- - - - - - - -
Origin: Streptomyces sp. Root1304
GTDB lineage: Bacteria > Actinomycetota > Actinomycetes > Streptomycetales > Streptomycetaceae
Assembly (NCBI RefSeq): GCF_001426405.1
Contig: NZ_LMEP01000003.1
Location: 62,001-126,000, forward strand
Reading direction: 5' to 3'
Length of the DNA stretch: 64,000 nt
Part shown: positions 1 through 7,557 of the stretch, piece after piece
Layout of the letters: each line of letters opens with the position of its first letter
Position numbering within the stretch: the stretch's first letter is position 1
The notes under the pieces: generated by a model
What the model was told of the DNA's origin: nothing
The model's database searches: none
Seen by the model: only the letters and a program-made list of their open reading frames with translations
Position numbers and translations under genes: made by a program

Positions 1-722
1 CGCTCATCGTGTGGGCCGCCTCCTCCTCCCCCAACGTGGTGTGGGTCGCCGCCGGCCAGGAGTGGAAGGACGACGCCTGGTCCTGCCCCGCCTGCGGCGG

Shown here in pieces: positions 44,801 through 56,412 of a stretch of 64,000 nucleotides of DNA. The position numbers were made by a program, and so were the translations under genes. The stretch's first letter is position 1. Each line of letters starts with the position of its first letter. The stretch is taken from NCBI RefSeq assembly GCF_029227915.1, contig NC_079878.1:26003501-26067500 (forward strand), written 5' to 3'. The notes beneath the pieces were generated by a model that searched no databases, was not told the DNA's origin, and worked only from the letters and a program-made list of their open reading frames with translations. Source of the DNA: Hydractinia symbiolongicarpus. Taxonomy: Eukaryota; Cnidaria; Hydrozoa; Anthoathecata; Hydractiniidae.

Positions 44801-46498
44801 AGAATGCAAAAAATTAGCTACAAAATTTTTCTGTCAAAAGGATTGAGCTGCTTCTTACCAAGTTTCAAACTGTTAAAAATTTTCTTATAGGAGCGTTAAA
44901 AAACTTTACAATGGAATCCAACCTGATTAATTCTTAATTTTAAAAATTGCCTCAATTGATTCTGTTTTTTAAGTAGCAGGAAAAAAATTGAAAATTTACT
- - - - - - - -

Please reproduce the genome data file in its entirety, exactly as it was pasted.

Origin: Streptomyces sp. Root1304
GTDB lineage: Bacteria > Actinomycetota > Actinomycetes > Streptomycetales > Streptomycetaceae
Assembly (NCBI RefSeq): GCF_001426405.1
Contig: NZ_LMEP01000003.1
Location: 62,001-126,000, forward strand
Reading direction: 5' to 3'
Length of the DNA stretch: 64,000 nt
Part shown: positions 1 through 7,557 of the stretch, piece after piece
Layout of the letters: each line of letters opens with the position of its first letter
Position numbering within the stretch: the stretch's first letter is position 1
The notes under the pieces: generated by a model
What the model was told of the DNA's origin: nothing
The model's database searches: none
Seen by the model: only the letters and a program-made list of their open reading frames with translations
Position numbers and translations under genes: made by a program

Positions 1-722
1 CGCTCATCGTGTGGGCCGCCTCCTCCTCCCCCAACGTGGTGTGGGTCGCCGCCGGCCAGGAGTGGAAGGACGACGCCTGGTCCTGCCCCGCCTGCGGCGG

Shown here in pieces: positions 44,801 through 56,412 of a stretch of 64,000 nucleotides of DNA. The position numbers were made by a program, and so were the translations under genes. The stretch's first letter is position 1. Each line of letters starts with the position of its first letter. The stretch is taken from NCBI RefSeq assembly GCF_029227915.1, contig NC_079878.1:26003501-26067500 (forward strand), written 5' to 3'. The notes beneath the pieces were generated by a model that searched no databases, was not told the DNA's origin, and worked only from the letters and a program-made list of their open reading frames with translations. Source of the DNA: Hydractinia symbiolongicarpus. Taxonomy: Eukaryota; Cnidaria; Hydrozoa; Anthoathecata; Hydractiniidae.

Positions 44801-46498
44801 AGAATGCAAAAAATTAGCTACAAAATTTTTCTGTCAAAAGGATTGAGCTGCTTCTTACCAAGTTTCAAACTGTTAAAAATTTTCTTATAGGAGCGTTAAA
44901 AAACTTTACAATGGAATCCAACCTGATTAATTCTTAATTTTAAAAATTGCCTCAATTGATTCTGTTTTTTAAGTAGCAGGAAAAAAATTGAAAATTTACT